Covering Globalization: A Handbook for Reporters

Covering Globalization: A Handbook for Reporters

Covering Globalization: A Handbook for Reporters

Covering Globalization: A Handbook for Reporters


The first journalism textbook for reporters who cover finance and economics in developing and transitional countries, Covering Globalization is an essential guide to the pressing topics of our times. Written by economists from the Asian Development Bank and the International Monetary Fund as well as journalists who have worked for Dow Jones, the Financial Times, the New York Times, Fortune, and Reuters--and with an introduction by Nobel Laureate Joseph E. Stiglitz--this invaluable resource helps reporters write about subjects such as banking and banking crises, pension reform, privatization, trade agreements, central banks, the World Bank, sovereign debt restructuring, commodity markets, corporate governance, poverty-eradication programs, and the "resource curse."

Each chapter explains the basic economic principles and current thinking on a given topic and provides

• tips on what to look for when covering specific subjects;

• a way to structure business and economics stories;

• a way to use the Internet for reporting with links to more information online;

• extensive glossaries and much more.


Globalization has become a major subject of interest in both developing and developed countries. Reporters are now being asked not only to cover major events, such as the annual meeting of the International Monetary Fund and the World Bank and the periodic meeting of the World Trade Organization, but also to interpret what happens at those meetings within the broader debate on globalization. Indeed, media coverage already has played an important role in shaping the recent evolution of globalization. the media spotlight, including reporting trade agreements after the riots in Seattle at what was supposed to be the inauguration of a new round of trade negotiations in December 1999, helped validate many of the criticisms that had been leveled by the critics of globalization and provided some of the impetus for having the new round of trade negotiations focus on development.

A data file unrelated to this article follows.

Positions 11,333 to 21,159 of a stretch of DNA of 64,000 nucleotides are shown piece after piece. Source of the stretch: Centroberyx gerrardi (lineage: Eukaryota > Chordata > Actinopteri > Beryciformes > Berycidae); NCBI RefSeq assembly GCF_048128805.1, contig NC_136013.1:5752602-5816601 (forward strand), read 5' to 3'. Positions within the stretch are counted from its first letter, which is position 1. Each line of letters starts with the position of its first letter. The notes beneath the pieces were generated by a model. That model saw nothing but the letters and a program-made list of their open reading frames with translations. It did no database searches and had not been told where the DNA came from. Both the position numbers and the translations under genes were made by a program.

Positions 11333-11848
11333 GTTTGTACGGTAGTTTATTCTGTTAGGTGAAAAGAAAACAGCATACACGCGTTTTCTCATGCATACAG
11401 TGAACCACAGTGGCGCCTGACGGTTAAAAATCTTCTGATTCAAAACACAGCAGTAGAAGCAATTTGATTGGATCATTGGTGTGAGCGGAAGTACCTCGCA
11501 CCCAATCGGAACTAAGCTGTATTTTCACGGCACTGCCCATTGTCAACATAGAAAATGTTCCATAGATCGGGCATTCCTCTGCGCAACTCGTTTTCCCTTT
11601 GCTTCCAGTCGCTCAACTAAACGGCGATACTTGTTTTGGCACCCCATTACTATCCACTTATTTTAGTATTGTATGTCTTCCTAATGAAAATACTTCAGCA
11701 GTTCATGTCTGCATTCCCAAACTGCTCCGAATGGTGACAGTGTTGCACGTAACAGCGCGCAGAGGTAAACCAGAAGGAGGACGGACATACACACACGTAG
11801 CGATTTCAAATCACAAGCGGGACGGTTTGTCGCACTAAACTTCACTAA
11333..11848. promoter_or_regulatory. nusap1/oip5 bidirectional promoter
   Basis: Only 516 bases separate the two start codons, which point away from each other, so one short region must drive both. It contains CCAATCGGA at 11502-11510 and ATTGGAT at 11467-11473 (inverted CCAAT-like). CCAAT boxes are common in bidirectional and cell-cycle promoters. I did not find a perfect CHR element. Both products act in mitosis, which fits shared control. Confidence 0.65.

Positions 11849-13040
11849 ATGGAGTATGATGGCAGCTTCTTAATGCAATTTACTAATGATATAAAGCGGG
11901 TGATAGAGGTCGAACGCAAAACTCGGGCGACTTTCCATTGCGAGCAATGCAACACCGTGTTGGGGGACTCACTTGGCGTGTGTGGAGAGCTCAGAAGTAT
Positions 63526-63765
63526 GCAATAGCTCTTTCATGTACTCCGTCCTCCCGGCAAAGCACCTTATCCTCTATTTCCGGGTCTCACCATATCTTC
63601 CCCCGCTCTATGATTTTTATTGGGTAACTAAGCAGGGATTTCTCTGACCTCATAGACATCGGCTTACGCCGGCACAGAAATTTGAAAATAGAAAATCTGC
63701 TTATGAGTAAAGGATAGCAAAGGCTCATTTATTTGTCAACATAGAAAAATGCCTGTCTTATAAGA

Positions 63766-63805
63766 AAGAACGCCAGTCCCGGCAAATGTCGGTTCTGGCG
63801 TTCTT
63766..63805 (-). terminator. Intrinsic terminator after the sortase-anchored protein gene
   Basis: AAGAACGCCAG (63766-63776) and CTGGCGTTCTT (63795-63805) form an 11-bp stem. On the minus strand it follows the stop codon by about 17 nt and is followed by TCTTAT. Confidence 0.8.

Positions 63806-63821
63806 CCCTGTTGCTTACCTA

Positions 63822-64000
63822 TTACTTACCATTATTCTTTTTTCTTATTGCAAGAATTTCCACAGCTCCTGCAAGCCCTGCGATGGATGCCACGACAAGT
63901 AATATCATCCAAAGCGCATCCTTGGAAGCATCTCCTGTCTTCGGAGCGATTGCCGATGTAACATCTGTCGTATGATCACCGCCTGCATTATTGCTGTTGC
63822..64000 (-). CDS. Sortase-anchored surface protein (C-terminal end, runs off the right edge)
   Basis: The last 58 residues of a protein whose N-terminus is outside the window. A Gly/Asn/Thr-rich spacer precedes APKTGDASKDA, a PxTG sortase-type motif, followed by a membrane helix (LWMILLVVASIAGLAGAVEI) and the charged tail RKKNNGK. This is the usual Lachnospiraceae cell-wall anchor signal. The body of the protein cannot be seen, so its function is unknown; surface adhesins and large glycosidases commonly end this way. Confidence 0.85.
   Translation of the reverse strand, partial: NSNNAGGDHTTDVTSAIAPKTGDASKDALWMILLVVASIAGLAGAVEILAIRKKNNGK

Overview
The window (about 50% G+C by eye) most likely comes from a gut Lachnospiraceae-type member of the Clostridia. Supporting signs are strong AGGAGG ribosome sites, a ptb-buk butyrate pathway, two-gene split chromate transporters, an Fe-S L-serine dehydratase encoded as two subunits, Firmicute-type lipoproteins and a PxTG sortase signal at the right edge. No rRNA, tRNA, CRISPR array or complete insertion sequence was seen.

While economic and business reporters naturally focus on economic globalization—the closer integration of the economies of the world as a result of the reduction of transportation and communication costs and the reduction of manmade barriers to the movements of goods, services, and capital throughout the world-there are other important dimensions to globalization: the spread of knowledge, ideas, ideology, civil society, and culture. These dimensions represent both some of the greatest virtues and some of the most important criticisms of globalization. Advocates of globalization see not only the increases in incomes but also the spread of democratic values. Opponents of globalization worry not just about the loss of jobs but about the loss of local culture.

Supporters of globalization point out that it enables each country to learn from the lessons of others. Critics point out that it has resulted in . . .

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